Predicting Mid-Life Capital Formation with Pre-School Delay of Gratification and Life-Course Measures of Self-Regulation

14 Pages Posted: 12 Dec 2019 Last revised: 13 Dec 2019

See all articles by Daniel J. Benjamin

Daniel J. Benjamin

USC, Center for Economic and Social Research (CESR); National Bureau of Economic Research (NBER)

David Laibson

Harvard University - Department of Economics; National Bureau of Economic Research (NBER)

Walter Mischel

Columbia University

Philip Peake

Smith College

Yuichi Shoda

University of Washington

Alexandra Wellsjo

University of California, Berkeley

Nicole Wilson

University of Oregon

Date Written: November 16, 2019

Abstract

How well do pre-school delay of gratification and life-course measures of self-regulation predict mid-life capital formation? We surveyed 113 participants of the 1967–1973 Bing pre-school studies on delay of gratification when they were in their late 40’s. They reported 11 mid-life capital formation outcomes, including net worth, permanent income, absence of high-interest debt, forward-looking behaviors, and educational attainment. To address multiple hypothesis testing and our small sample, we pre-registered an analysis plan of well–powered tests. As predicted, a newly constructed and pre-registered measure derived from preschool delay of gratification does not predict the 11 capital formation variables (i.e., the sign-adjusted average correlation was 0.02). A pre-registered composite self-regulation index, combining preschool delay of gratification with survey measures of self-regulation collected at ages 17, 27, and 37, does predict 10 of the 11 capital formation variables in the expected direction, with an average correlation of 0.19. The inclusion of the preschool delay of gratification measure in this composite index does not affect the index’s predictive power. We tested several hypothesized reasons that preschool delay of gratification does not have predictive power for our mid-life capital formation variables.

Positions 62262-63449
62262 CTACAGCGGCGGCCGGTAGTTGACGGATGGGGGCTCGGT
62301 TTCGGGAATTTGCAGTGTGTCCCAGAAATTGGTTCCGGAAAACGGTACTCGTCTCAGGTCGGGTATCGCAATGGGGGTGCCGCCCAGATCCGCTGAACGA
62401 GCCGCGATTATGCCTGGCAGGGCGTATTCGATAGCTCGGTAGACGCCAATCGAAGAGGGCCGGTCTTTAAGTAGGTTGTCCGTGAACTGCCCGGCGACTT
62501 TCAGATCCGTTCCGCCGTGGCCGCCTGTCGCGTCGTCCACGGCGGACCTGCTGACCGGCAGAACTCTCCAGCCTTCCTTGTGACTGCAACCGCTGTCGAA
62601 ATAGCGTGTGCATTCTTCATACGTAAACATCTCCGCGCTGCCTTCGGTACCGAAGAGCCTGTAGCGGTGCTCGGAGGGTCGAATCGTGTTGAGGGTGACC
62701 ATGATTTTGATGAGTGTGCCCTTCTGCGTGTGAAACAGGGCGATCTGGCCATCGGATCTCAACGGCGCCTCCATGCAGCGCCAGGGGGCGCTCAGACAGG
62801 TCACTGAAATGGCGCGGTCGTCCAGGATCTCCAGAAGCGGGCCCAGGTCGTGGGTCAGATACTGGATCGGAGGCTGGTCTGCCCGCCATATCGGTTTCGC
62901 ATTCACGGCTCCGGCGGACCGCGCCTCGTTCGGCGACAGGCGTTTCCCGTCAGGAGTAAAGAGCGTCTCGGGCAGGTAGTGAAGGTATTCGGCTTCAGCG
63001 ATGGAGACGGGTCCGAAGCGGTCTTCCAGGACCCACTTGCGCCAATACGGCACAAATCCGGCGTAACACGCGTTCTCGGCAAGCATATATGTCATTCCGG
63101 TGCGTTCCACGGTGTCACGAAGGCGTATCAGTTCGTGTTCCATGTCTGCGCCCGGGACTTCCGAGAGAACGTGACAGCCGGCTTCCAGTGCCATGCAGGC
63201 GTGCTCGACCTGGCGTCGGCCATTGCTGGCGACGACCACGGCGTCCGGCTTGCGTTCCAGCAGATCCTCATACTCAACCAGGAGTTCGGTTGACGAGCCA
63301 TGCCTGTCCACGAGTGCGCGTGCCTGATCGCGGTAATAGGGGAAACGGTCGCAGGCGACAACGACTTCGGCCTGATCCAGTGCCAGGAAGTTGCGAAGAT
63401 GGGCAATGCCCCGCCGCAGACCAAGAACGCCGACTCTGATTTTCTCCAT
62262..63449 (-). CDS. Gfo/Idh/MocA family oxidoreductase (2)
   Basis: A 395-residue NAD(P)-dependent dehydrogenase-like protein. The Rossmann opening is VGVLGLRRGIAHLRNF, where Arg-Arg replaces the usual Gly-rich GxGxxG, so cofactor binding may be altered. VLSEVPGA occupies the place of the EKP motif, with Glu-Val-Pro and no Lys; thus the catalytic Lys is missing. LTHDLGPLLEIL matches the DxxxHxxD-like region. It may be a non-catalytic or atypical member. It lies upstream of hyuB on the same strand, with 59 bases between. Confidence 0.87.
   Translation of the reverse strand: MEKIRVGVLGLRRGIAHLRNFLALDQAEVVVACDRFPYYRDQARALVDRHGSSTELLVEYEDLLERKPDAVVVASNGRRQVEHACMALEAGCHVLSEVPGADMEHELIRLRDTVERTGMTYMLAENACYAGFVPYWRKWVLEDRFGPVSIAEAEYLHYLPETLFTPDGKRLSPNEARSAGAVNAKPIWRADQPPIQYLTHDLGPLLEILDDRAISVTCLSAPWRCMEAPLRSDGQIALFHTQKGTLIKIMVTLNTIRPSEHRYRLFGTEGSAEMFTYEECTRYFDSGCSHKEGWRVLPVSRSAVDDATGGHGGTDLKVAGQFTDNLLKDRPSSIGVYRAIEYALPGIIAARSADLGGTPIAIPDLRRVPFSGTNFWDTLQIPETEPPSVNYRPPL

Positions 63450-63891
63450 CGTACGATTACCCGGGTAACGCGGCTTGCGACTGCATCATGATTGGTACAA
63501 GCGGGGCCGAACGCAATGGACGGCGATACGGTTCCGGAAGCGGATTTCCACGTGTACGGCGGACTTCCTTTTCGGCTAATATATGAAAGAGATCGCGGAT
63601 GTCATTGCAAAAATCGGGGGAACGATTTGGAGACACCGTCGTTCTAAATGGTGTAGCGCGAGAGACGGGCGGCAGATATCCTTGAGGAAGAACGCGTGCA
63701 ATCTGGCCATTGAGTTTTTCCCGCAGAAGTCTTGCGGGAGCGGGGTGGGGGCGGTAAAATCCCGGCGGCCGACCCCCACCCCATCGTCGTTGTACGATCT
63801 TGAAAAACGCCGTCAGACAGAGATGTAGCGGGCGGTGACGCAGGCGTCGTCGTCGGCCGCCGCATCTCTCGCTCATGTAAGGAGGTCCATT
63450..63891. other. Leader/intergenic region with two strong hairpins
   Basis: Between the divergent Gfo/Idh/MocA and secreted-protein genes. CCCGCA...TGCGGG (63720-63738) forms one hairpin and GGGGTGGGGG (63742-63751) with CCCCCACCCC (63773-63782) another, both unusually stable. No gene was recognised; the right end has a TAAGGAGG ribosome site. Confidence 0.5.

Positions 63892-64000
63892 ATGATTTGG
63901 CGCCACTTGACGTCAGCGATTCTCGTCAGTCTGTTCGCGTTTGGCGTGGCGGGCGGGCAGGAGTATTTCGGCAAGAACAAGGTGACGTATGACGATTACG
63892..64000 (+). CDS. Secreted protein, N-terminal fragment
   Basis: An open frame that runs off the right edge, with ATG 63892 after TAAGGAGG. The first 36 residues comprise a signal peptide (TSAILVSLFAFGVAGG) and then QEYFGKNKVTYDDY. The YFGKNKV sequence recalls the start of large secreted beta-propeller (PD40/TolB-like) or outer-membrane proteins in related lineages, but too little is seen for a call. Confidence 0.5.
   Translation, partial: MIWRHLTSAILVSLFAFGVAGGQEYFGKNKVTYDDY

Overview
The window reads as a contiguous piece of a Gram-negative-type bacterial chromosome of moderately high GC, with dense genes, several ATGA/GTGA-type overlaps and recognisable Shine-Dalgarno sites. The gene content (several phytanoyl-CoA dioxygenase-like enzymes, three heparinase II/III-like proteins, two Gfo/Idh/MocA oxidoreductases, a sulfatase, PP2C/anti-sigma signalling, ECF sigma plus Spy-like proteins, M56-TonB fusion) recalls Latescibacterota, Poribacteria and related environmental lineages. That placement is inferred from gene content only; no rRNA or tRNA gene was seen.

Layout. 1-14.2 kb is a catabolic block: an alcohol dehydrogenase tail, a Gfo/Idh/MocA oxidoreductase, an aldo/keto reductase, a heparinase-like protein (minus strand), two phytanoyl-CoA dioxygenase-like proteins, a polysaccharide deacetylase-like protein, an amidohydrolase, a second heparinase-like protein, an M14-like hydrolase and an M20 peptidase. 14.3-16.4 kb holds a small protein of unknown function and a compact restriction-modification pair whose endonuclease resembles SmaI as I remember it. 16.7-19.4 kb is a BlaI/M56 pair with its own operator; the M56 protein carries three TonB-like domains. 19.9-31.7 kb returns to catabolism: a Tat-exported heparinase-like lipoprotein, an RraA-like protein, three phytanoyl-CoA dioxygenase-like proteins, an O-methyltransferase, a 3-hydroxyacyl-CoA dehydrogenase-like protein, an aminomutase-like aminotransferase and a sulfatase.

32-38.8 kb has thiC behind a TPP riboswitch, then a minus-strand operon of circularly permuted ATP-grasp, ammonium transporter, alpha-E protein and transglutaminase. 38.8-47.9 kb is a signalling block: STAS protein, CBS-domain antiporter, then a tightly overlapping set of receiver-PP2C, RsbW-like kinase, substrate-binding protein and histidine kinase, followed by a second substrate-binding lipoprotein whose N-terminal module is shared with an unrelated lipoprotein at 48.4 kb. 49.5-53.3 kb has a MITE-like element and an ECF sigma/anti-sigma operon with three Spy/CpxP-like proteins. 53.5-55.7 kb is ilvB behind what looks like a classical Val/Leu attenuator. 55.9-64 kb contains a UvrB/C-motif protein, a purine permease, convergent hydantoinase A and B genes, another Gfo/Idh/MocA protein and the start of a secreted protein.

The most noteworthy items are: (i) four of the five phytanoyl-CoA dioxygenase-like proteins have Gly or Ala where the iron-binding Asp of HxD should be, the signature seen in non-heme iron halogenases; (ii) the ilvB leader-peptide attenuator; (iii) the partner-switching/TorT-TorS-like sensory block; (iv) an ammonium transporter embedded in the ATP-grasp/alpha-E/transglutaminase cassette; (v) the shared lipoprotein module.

Suggested Citation

Benjamin, Daniel J. and Laibson, David I. and Mischel, Walter and Peake, Philip and Shoda, Yuichi and Wellsjo, Alexandra and Wilson, Nicole, Predicting Mid-Life Capital Formation with Pre-School Delay of Gratification and Life-Course Measures of Self-Regulation (November 16, 2019). Journal of Economic Behavior and Organization, Forthcoming. Available at SSRN: https://ssrn.com/abstract=3502417

Daniel J. Benjamin (Contact Author)

USC, Center for Economic and Social Research (CESR) ( email )

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National Bureau of Economic Research (NBER) ( email )

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David I. Laibson

Harvard University - Department of Economics ( email )

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National Bureau of Economic Research (NBER) ( email )

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Walter Mischel

Columbia University ( email )

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Philip Peake

Smith College ( email )

Northampton, MA 01060
United States

Yuichi Shoda

University of Washington ( email )

Seattle, WA 98195
United States

Alexandra Wellsjo

University of California, Berkeley ( email )

530 Evans Hall #3880
Berkeley, CA 94720-3880
United States

Nicole Wilson

University of Oregon ( email )

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5247 University of Oregon
Eugene, OR 97403
United States

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